Lending Real Estate

TRID works: More homebuyers actually review mortgage documents

ALTA survey shows new CFPB forms more likely to draw consumer attention

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It’s undeniable that the implementation of the Consumer Financial Protection Bureau’s TILA-RESPA Integrated Disclosures rule had an impact on the mortgage business.

Despite the long lead time that the CFPB gave the industry to prepare for TRID, which is also known as "Know Before You Owe," there were still hiccups and headaches for the industry, but it appears after all the frustration and consternation, TRID is working as designed for consumers.

According to a new survey conducted by the American Land Title Association, a significantly larger portion of homebuyers are actually reviewing their mortgage documents prior to closing than they were before TRID’s implementation in October.

ALTA’s survey, which is based on a comparison of data collected before TRID to data collected post-TRID, showed that nearly 20% more homebuyers are reviewing their closing documents in the post-TRID world.

“Title and settlement agents went to great lengths to prepare and train staff prior to implementation of the regulation,” said Michelle Korsmo, ALTA’s chief executive officer.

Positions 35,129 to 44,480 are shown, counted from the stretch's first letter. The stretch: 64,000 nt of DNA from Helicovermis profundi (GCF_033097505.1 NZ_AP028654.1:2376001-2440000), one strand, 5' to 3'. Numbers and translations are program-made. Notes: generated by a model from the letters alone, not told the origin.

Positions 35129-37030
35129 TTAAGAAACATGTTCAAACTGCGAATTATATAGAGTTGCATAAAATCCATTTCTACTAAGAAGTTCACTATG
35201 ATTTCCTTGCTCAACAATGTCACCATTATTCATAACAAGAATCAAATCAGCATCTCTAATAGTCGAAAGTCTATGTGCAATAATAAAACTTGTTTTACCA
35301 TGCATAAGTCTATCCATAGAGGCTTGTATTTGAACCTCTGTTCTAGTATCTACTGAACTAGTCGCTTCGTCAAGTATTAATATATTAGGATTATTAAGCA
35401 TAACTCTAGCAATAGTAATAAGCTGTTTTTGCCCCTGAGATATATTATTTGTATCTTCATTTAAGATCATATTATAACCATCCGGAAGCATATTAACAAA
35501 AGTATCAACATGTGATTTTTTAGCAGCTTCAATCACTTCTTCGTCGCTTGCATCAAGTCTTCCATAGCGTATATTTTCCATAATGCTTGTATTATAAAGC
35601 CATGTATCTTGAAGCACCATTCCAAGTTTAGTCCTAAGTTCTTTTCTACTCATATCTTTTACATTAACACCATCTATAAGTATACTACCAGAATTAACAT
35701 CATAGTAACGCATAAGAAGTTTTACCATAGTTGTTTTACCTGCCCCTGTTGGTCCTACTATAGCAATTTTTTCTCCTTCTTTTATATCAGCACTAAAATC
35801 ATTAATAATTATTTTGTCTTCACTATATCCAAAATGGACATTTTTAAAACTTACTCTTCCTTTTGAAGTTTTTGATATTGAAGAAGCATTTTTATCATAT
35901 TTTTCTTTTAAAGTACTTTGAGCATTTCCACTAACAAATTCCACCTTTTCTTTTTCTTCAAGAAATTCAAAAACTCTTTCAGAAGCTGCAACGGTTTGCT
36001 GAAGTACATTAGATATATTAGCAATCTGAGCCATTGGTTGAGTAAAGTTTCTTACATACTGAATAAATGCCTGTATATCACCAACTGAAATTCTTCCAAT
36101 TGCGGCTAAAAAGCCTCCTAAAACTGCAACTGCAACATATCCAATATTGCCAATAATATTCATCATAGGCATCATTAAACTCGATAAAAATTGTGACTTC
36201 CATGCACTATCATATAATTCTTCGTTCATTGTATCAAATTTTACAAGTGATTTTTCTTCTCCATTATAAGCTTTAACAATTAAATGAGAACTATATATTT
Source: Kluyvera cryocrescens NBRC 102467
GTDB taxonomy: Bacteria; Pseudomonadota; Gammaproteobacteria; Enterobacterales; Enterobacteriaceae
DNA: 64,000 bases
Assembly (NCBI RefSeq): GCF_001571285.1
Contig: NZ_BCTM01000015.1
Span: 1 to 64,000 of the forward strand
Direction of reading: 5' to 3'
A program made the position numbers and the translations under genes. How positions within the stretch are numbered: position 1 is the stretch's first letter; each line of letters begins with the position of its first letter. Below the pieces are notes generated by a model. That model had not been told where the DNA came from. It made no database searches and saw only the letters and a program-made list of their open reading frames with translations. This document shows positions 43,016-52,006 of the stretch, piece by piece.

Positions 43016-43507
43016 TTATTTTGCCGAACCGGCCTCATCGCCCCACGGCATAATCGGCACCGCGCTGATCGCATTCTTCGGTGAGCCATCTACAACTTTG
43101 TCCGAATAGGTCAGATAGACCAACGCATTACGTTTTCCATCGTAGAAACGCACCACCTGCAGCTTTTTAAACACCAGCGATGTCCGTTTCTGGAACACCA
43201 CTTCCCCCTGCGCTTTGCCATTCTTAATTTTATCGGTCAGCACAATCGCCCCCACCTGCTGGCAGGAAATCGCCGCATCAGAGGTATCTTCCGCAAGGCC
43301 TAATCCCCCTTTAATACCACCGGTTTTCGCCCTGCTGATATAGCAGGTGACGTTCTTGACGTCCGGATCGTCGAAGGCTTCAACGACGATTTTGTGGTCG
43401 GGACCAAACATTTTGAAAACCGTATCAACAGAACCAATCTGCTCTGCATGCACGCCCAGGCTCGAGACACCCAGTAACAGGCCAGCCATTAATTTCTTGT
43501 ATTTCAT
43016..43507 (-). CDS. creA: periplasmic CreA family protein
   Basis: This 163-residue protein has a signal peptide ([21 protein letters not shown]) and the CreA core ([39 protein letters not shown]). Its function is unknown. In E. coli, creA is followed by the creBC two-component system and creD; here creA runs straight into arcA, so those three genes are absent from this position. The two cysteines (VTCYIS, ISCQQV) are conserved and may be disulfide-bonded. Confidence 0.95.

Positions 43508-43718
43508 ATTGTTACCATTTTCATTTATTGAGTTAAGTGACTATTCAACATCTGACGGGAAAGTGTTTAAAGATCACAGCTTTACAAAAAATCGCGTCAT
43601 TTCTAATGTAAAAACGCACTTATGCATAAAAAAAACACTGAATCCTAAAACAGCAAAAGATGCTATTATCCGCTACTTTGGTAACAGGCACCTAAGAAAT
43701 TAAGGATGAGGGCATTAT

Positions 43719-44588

“The hard work of these professionals paid off as 92% of surveyed homebuyers are taking time to review their mortgage documents before the closing,” Korsmo continued. “This compares to only 74% of consumers who reported having reviewed their documents prior to the new regulation.”

ALTA’s results are based on two separate surveys of homebuyers.

According to ALTA, the first round of data was first collected before the implementation of TRID to assess the closing experience of more than 800 homebuyers using the HUD-1 Settlement Statement.

The second phase gathered information from nearly 700 homebuyers about their closing experience under the new rules requiring use of the Closing Disclosure.

And the results show that the homebuyers are indeed “knowing before they owe” more than ever before.

ALTA’s survey also showed that there have been minimal delays on closings since the implementation of TRID.

According to the survey, prior to implementation of TRID, homebuyers reported that 77% of closings took place as scheduled.

While the new Closing Disclosure form, 74% of closings are taking place as scheduled.

Those results echo a recent report from Ellie Mae that shows, according to Ellie Mae’s report, the time to close all loans dropped to an average of 44 days in March.

That’s the shortest time to close since March 2015 and down two days from February, when the time to close fell to 46 days.

And February’s closing time of 46 days was a significant drop from January, when the average time to close was 50 days.

So is TRID working as designed? It certainly appears that way.

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